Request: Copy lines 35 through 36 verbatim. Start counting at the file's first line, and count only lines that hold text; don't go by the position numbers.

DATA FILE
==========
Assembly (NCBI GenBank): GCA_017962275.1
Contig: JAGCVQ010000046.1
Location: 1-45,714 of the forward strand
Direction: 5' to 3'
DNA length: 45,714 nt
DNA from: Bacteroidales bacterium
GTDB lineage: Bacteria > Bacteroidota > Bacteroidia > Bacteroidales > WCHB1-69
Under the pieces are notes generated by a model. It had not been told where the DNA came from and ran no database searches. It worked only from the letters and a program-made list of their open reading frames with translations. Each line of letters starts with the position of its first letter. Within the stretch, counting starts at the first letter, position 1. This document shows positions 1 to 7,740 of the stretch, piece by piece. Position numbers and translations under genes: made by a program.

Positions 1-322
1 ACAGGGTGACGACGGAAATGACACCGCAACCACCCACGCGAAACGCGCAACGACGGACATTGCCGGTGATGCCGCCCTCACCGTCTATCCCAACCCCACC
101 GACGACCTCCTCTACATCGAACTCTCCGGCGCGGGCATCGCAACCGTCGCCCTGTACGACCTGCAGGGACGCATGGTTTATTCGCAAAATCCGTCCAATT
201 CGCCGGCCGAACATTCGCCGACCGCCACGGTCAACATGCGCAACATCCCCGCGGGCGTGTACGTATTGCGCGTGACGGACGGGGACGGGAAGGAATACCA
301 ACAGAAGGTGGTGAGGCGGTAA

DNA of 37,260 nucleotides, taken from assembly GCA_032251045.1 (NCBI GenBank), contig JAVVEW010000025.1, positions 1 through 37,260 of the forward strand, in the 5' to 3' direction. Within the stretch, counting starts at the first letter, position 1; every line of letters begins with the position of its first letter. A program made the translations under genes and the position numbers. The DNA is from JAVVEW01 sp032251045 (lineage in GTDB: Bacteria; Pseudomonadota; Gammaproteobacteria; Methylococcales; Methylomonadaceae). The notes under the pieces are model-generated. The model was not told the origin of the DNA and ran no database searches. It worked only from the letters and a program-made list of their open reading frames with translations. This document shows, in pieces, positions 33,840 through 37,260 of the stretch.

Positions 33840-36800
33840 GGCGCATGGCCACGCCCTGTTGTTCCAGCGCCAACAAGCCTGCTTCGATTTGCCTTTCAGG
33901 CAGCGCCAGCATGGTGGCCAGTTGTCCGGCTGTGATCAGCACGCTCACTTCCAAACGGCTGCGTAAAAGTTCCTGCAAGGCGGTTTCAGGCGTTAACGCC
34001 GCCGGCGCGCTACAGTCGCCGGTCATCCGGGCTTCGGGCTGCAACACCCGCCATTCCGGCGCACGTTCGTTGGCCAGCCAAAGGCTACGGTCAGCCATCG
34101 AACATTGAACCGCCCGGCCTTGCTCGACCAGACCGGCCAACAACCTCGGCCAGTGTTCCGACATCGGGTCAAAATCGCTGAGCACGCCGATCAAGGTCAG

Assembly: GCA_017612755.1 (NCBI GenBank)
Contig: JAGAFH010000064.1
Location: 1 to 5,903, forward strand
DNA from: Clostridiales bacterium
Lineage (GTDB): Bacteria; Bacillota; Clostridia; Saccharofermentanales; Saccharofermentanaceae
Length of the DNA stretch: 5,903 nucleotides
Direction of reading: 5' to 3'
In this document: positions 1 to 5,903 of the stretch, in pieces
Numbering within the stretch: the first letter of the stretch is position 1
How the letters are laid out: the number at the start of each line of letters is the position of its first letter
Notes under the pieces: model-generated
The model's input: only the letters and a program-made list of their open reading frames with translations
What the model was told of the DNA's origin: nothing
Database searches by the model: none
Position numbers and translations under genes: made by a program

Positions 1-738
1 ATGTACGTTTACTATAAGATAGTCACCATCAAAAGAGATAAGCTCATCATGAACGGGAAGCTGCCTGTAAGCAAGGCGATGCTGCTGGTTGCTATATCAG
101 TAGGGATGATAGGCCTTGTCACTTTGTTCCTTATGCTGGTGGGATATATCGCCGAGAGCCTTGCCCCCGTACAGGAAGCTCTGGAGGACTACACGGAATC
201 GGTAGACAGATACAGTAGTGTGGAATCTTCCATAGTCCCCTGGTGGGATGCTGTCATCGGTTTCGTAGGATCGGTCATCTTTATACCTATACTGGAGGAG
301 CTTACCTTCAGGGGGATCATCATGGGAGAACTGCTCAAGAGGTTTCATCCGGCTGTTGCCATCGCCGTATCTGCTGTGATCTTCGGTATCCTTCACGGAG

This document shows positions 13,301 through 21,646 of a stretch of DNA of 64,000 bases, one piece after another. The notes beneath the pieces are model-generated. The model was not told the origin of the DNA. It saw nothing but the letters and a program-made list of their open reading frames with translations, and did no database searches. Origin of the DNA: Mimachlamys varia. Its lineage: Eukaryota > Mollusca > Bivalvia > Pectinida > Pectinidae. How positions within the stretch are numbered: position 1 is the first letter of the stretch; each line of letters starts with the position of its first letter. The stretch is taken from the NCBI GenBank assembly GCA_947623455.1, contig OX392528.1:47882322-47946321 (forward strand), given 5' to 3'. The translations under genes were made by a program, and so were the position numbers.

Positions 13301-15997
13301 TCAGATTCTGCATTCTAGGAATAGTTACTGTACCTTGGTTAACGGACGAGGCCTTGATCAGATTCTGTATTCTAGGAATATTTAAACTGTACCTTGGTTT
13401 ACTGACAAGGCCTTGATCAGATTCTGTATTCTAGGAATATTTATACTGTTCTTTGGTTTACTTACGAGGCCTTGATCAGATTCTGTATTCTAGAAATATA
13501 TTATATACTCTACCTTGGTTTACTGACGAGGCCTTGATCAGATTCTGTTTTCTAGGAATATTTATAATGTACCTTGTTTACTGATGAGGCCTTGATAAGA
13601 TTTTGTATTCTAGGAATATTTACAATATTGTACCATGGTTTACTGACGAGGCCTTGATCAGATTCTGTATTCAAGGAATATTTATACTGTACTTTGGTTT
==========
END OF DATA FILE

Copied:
Positions 1-738
1 ATGTACGTTTACTATAAGATAGTCACCATCAAAAGAGATAAGCTCATCATGAACGGGAAGCTGCCTGTAAGCAAGGCGATGCTGCTGGTTGCTATATCAG